LAMPANG: A Bangkok-Chiang Mai special express train derailed in Lampang on Friday evening, closing the State Railway of Thailand tracks until Saturday morning. -
The incident in Hang Chat district was the third derailment on the northern line in the past month and the ninth for the SRT this year. No one was injured.
The derailment took place on the same day that Transport Minister Chadchart Sittipunt travelled from Bangkok to Surin to get a first-hand look at conditions on the rail system.
Mr Chadchart earlier turned down an SRT request for a 10% increase in third-class fares, which have not risen in 20 years.
The incident in Lampang occurred around 7pm Friday when the left wheels of the 12-carriage train's sixth carriage went off the tracks, causing damages to more than 100 sleepers over a distance of 500 metres.
Around 300 passengers, 80% of them are foreigners, had to wait for three hours until the SRT could move everyone into the first five carriages to continue their journey north.
The SRT finally resumed normal service at 9.30am on Saturday.
The northern line was the scene of another derailment on Aug 2, when a northbound train went off the rails in a tunnel in Uttaradit.
Earlier, on July 13, the overnight express train derailed in Den Chai district of Phrae. The train was carrying 290 passengers, many of whom were foreign tourists. Thirty were injured, five of them seriously.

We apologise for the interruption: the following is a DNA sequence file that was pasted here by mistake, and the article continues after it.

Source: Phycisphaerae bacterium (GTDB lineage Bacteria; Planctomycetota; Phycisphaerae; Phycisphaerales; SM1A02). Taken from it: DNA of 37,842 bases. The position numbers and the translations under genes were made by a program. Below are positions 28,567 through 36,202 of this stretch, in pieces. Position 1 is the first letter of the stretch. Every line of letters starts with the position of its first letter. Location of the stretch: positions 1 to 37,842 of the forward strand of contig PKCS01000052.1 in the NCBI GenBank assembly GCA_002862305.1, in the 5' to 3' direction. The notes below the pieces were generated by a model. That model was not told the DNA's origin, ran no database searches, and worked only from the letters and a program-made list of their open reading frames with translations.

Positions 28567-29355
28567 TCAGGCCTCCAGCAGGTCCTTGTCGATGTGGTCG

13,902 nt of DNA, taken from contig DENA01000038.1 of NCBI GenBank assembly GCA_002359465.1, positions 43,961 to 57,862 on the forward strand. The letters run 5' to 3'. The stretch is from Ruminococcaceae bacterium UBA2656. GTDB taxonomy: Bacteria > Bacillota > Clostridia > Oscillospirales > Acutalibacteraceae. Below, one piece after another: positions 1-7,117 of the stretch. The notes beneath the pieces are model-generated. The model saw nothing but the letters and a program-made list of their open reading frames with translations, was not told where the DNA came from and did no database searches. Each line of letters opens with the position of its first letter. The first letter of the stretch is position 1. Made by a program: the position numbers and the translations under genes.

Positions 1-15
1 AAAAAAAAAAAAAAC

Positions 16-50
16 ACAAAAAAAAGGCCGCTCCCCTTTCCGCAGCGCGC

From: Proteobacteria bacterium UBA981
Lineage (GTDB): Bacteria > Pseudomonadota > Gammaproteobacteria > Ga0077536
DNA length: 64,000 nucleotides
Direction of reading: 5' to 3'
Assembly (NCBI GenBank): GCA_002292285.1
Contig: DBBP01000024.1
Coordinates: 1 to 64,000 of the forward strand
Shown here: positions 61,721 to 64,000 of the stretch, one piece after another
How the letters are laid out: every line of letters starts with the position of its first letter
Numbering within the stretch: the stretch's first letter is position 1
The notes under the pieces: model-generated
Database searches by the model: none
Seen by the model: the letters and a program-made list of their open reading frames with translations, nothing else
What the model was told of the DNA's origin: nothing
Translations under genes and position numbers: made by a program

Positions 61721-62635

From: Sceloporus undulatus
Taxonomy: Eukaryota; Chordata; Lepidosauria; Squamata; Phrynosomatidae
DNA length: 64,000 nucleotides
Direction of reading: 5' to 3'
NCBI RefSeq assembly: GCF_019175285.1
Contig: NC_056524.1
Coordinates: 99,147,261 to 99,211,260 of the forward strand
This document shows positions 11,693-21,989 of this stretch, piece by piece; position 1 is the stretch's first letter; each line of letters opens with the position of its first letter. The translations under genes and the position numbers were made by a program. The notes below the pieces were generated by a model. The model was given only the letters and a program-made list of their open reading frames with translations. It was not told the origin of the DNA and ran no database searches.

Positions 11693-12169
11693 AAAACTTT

A total of nearly 900 accidents have occurred on the rail network nationwide in the past six years, with 297 deaths, including drivers and passengers in cars and trucks that collided with trains, often at poorly marked crossings.
The SRT has 100 billion baht in accumulated losses and has not done maintenance on some parts of its network for 30 years. Its rolling stock is in equally poor repair and the subject of frequent complaints about cleanliness.
The government has ambitious plans to overhaul the country's rail system as part of its 2-trillion-baht infrastructure programme. As part of the upgrade, the SRT would be asked to set up a separate agency to run a new high-speed rail business.
Mr Chadchart has conceded that the cost of running the third-class service was 10 times more than revenue the SRT raises from fares. The state agency lost about 10 billion baht last year.
However, he said the SRT had other options to increase revenue, especially by improving its services to draw more passengers.
Passenger traffic on the rail system has fallen by 40% since 1992 and freight traffic has dropped 30% since 2002, according to a report by the Asian Development Bank.
The minister spent 10 hours riding the rails on Friday, reaching his destination in Surin at 5.10pm, two hours behind schedule.
He observed that the section between Bangkok and Nakhon Ratchasima was slow but the train sped up after that.
He said the rail system still had problems because of single-track lines and old carriages as well as insufficient workers.
The SRT employs about 10,000 people, down from 30,000 earlier. A lot of its accumulated debt stems from pension obligations.
Mr Chadchart said he had gained valuable first-hand experience about complaints regarding the service, fighting and drinking on the train.
To improve overall service, he said that creating a double-track railway would be the first priority under the infrastructure budget.
Of the 2 trillion baht, 372 billion has been earmarked for the rail system upgrade and 753 billion for the high-speed network.